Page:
Not packed in a bus. Not herded with a group. Self guided walk is the SAFEST way to sightsee while observing SOCIAL DISTANCING!

Architecture Tour (Self Guided), Madison

Madison boasts of some great architectural masterpieces. There is something for everyone who is into stunning past and present structures. Take this walking tour to the most significant buildings Madison has to offer.
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Architecture Tour Map

Guide Name: Architecture Tour
Guide Location: USA » Madison (See other walking tours in Madison)
Guide Type: Self-guided Walking Tour (Sightseeing)
# of Attractions: 7
Tour Duration: 1 Hour(s)
Travel Distance: 2.5 Km or 1.6 Miles
Author: DanaU
Sight(s) Featured in This Guide:
  • St. Patrick's Roman Catholic Church
  • Monona Terrace
  • Wisconsin State Capitol
  • Grace Episcopal Church
  • Overture Center
  • Bethel Lutheran Church
  • Wisconsin Lutheran Chapel
1
St. Patrick's Roman Catholic Church

1) St. Patrick's Roman Catholic Church

St. Patrick's Roman Catholic Church was added to the National Register of Historic Places in 1982 for its architectural significance. The church was dedicated on Saint Patrick's Day of 1889. Archbishop Michael Heiss of the Roman Catholic Archdiocese of Milwaukee was in attendance. In 1972, the church was designated a landmark by the Madison Landmarks Commission.
Sight description based on wikipedia
2
Monona Terrace

2) Monona Terrace (must see)

Monona Terrace (officially the Monona Terrace Community and Convention Center) is a convention center on the shores of Lake Monona in Madison, Wisconsin.

Originally designed by Wisconsin native Frank Lloyd Wright, it was first proposed by Wright in 1938. The county board rejected the plan by a single vote. Wright would continue to seek support for the plan (and alter its design) until his death in 1959. For the next four decades, various proposals for a convention center on the Monona Terrace land would be considered and rejected. Several times, it appeared that supporters of the project would be able to secure the public financing to complete the project, but various forces (such as the start of World War II) inevitably sidelined the plan. In 1990, Madison Mayor Paul Soglinresurrected Wright's proposal. Among the arguments against its construction, opponents argued that it wasn't a genuine Wright building, that the costs were too steep for the tax payers to bear and that the construction would adversely affect the environment, specifically destroying the view of Lake Monona from street level on the south side of the Capitol Square. The proposed construction was put to a public referendum in 1992 and it passed. Construction began two years later. In 1997, nearly sixty years after Wright's original inception, Monona Terrace Community and Convention Center opened its doors.

The facility hosts over 600 conventions, meetings and weddings each year that result in an average of $36 million in economic activity for the region. Monona Terrace also runs free community programs that serve approximately 40,000 people each year. Monona Terrace also offers a daily guided tour, a gift shop, a rooftop cafe (warm weather months only), and serves as the home for some of the community's events including the national radio variety show Michael Feldman's Whad'Ya Know?, Ironman Wisconsin, and U.S. Bank Eve.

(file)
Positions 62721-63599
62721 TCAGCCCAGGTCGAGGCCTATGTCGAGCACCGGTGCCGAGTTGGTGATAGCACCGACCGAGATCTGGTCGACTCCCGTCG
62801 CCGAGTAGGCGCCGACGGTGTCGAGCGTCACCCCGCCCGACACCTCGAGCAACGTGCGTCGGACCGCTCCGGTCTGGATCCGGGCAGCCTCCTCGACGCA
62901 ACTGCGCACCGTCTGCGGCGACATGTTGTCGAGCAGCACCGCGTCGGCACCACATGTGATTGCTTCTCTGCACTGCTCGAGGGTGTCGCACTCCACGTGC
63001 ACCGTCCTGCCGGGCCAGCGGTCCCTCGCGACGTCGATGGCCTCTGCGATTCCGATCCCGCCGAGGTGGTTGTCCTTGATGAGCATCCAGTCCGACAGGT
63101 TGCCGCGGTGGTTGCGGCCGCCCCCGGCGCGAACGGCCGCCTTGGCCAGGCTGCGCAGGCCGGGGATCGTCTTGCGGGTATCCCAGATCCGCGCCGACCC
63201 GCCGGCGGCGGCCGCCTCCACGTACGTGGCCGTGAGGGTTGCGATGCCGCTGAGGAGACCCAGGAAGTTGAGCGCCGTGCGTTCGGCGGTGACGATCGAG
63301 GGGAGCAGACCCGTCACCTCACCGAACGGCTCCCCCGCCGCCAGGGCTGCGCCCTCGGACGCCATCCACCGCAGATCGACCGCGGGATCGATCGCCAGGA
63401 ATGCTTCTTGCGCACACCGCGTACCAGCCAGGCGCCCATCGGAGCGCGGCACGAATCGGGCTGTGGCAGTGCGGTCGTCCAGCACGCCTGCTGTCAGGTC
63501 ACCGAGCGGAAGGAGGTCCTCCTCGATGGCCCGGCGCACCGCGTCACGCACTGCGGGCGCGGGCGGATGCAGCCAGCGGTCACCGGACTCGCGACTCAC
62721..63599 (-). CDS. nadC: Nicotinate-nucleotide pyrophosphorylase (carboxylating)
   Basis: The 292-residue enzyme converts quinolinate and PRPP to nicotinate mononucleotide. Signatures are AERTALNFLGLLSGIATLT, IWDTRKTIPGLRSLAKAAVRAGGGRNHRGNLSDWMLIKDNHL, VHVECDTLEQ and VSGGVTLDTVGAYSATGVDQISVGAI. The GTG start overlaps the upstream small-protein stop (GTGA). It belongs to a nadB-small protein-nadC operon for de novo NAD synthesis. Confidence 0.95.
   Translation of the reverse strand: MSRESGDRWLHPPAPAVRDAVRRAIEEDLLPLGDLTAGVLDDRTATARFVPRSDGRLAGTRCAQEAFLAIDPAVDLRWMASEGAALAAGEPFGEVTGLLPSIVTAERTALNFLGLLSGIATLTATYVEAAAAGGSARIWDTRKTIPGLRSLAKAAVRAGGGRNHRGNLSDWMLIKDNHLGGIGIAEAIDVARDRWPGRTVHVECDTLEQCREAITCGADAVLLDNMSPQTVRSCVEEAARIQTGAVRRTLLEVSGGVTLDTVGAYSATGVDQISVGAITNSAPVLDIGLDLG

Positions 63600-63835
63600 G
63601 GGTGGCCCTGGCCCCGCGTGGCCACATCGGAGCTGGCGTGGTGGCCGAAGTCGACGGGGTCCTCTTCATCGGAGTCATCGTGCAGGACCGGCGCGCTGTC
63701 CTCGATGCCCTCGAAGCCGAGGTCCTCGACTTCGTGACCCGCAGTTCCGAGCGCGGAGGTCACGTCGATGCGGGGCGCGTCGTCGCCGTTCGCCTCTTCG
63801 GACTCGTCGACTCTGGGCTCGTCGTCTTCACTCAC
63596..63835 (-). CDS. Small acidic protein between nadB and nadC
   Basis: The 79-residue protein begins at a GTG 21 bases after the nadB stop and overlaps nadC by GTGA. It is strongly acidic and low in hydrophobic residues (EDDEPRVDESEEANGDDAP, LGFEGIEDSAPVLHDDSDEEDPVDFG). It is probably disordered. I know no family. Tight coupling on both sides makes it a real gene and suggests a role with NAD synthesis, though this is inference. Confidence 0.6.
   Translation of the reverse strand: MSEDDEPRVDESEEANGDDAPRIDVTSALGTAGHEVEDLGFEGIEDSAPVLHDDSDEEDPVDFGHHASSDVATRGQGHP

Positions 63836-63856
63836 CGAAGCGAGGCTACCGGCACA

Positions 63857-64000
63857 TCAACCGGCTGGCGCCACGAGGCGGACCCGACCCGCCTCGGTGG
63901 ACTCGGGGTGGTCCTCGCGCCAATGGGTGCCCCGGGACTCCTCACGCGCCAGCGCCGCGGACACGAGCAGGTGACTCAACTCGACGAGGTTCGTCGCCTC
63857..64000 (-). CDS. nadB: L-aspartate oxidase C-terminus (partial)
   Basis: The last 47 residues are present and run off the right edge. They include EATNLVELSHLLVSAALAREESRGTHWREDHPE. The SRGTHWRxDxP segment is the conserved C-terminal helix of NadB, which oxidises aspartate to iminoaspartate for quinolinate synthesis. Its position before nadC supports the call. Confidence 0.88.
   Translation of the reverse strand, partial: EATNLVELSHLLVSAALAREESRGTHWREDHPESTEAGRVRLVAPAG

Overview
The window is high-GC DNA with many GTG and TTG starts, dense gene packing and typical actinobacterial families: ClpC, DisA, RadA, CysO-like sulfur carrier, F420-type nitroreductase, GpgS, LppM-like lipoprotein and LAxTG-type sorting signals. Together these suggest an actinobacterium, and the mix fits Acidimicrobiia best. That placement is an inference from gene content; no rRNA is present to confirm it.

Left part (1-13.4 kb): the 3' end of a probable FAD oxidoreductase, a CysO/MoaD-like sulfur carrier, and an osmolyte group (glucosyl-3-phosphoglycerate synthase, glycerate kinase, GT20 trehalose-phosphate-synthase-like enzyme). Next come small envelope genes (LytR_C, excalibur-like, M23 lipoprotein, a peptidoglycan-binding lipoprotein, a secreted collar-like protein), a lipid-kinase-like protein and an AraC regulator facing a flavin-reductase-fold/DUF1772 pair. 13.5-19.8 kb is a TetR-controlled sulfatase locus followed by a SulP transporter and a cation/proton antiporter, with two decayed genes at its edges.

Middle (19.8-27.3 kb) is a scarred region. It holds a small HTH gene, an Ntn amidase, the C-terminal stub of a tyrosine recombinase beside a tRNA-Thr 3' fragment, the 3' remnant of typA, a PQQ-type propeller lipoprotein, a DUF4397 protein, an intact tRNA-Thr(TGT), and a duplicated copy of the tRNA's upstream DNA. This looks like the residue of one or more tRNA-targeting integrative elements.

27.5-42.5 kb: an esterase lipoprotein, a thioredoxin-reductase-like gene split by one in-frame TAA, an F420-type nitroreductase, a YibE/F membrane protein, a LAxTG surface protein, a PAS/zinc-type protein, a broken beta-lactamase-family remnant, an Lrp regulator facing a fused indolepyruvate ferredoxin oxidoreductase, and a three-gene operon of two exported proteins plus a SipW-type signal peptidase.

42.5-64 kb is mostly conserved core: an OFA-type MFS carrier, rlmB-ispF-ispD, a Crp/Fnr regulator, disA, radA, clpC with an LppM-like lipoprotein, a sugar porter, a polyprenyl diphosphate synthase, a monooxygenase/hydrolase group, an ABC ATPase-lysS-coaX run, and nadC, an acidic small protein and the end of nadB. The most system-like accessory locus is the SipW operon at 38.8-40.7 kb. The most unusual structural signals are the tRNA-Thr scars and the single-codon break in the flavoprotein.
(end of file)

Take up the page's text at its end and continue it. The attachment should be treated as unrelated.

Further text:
Sight description based on wikipedia
3
Wisconsin State Capitol

3) Wisconsin State Capitol (must see)

The Wisconsin State Capitol, in Madison, Wisconsin, houses both chambers of the Wisconsin legislature along with the Wisconsin Supreme Court and the Office of the Governor. Completed in 1917, the building is the fifth to serve as the Wisconsin capitol since the first territorial legislature convened during 1836 and the third building since Wisconsin was granted statehood during 1848. The streets surrounding the building form the Capitol Square which is home to many restaurants and shops. The Wisconsin State Capitol is the tallest building in Madison.

The first capitol was a prefabricated wood-frame council house without heat or water that had been sent hastily to Belmont. Legislators met there for 42 days after Belmont was designated the capital of Wisconsin Territory. The session chose Madison as the site of the capitol, and Burlington, Iowa as the site of further legislative sessions until Madison could be ready. The council house and an associated lodging house still stand and are operated by the Wisconsin Historical Society as the First Capitol Historic Site. The second capitol was constructed during 1837 in Madison of stone cut from Maple Bluff and oak cut locally. Located on the site of the present capitol, it was a small but typical frontier capitol that cost $60,000 to build. Growing government needs forced the state to construct a new capitol, also on the site of the present capitol. This structure, with a similar U.S. Capitol-inspired dome, was built between 1857 and 1869. During 1882, it was expanded at a cost of $900,000, with two wings to the north and south. During 1903, however, a commission began researching replacement of the structure.